Paul then takes the Corinthians beyond the assurance of their future hope, and shows them the present reality defined by Christ the firstfruits. “Therefore brothers, be steadfast, immovable, always abounding in the work of the Lord, knowing that in the Lord your labor is not in vain,” (1 Cor 15:58). This exhortation comes after Paul’s description of the end times found in verses 24-57 which demonstrate Christ’s victory over death. Paul is telling the Corinthians that although Christ is the firstfruits of the harvest that will be reaped at the end (1 Cor 15:23-24), it bears heavily on their present reality. N.T. Wright puts it this way: “the resurrection is more than defeat of an enemy. It is the inauguration of God’s new world.” Paul tells the Corinthians that the resurrection of Jesus necessitates a present reality within the life of the believer: the reality of citizenship in the Kingdom of God.
Remember that particular aspect of the institution of the Feast of the Firstfruits which was mentioned earlier: that it was given in the desert to be celebrated in Canaan. “When you come into the land that I give you, and reap its harvest, you shall bring the sheaf of the firstfruits of your harvest to the priest,” (Lev 23:10, emphasis added). The firstfruits were not to be offered until God’s people entered into the land that God had promised them. Here, in 1 Corinthians, the very fact that the firstfruits have been offered in Christ speaks undeniably to the fact that God has brought His people into the land which He promised them. Though it is not the focus of this paper, it is necessary to note that Paul’s eschatological discussion in 15:23-28 of 1 Corinthians must be informed by this understanding. This is a precious and foundational truth for Paul, and through the imagery of the firstfruits, he clearly tells the Corinthians that the Kingdom is now, and that they, through Christ, are citizens of it, now. Again, N.T. Wright:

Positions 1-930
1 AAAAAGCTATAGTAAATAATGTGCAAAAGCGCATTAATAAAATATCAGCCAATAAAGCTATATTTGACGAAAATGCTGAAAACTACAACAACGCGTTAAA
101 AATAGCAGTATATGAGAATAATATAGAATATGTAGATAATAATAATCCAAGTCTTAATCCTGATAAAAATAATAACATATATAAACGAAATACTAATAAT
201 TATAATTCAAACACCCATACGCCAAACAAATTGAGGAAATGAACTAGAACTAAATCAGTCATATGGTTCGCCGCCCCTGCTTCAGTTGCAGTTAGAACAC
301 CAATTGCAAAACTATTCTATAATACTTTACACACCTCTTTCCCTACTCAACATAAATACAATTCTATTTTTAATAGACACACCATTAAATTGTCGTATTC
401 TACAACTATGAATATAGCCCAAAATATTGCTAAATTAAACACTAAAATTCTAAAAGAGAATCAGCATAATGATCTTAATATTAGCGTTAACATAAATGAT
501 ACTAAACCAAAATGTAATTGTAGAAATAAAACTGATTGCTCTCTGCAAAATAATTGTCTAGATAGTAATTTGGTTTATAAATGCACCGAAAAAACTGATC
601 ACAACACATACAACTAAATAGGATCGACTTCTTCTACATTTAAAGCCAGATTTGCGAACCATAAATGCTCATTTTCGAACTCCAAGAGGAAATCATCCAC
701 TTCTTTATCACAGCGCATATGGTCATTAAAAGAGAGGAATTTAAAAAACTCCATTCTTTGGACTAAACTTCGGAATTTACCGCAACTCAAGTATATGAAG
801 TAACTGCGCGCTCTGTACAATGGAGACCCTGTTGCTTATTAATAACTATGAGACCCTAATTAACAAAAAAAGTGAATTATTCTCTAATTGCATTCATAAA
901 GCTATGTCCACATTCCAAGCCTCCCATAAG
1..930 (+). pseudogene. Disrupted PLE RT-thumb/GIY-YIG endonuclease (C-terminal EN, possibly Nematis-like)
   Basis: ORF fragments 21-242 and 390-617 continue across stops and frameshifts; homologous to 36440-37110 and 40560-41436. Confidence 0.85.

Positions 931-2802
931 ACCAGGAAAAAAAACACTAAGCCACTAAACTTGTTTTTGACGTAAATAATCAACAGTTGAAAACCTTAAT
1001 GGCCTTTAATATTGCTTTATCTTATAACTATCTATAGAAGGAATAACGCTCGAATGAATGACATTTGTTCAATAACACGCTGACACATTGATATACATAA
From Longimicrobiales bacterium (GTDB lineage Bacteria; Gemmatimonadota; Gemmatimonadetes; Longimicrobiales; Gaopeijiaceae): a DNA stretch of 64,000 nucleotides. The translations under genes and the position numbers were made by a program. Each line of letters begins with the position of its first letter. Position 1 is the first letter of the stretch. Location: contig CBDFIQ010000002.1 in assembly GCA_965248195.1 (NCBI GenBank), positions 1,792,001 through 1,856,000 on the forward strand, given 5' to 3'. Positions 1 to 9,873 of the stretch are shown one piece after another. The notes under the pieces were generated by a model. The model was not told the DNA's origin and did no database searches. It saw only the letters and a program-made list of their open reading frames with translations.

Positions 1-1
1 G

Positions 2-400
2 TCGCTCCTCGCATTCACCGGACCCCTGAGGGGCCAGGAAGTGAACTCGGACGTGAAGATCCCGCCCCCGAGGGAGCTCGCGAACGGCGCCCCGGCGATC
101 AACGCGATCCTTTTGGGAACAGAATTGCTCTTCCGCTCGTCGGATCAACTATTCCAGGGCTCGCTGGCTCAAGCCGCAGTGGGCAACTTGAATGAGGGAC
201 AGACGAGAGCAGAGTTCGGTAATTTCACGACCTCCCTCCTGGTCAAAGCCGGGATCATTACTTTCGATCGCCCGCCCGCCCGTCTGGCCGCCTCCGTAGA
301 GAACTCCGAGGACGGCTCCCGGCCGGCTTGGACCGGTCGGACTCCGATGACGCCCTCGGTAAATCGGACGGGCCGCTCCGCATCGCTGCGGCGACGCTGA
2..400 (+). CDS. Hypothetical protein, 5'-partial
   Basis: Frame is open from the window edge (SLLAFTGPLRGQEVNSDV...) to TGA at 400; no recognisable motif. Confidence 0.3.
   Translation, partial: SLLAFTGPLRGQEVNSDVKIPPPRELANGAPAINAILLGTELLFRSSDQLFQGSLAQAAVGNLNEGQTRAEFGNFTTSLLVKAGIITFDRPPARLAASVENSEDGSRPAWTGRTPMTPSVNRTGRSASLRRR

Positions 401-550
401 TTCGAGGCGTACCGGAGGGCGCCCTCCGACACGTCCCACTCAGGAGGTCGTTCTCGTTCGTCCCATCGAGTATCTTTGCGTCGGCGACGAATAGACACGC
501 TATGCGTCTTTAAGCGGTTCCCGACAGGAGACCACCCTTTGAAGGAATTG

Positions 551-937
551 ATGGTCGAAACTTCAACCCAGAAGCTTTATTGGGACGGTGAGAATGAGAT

This passage is near the heart of Paul’s understanding of Jesus, God, history and the world. It’s near the heart of what Jesus himself spent his short public career talking about, too. It’s about the coming of God’s kingdom…..The order of events is explained first. Jesus, following his resurrection, is already the Lord of the world, already ruling as king (verse 25 is as clear a statement as anywhere in Paul of what he means when calling Jesus ‘Messiah’: he is God’s anointed king, already installed as the world’s true Lord). Paul understands the present time as the time when Jesus is already reigning.
In qualifying the Corinthian’s present reality, the Apostle Paul forces the church to see the contrast between their earthly, Corinthian citizenship and their Spiritual, Kingdom citizenship. In doing this, Paul is not only speaking to the church’s error of denying the resurrection, but effectually readdresses every problem he has dealt with throughout the body of his letter. Echoing his instruction in his letter to the church in Rome, which was written around the same time as his first letter to the Corinthians, Paul is essentially telling the church in Corinth to “not be conformed to this [city of Corinth], but be transformed by the renewal of your (firstfruits secured, kingdom citizen) mind,” (Romans 12:2a, ESV, paraphrase).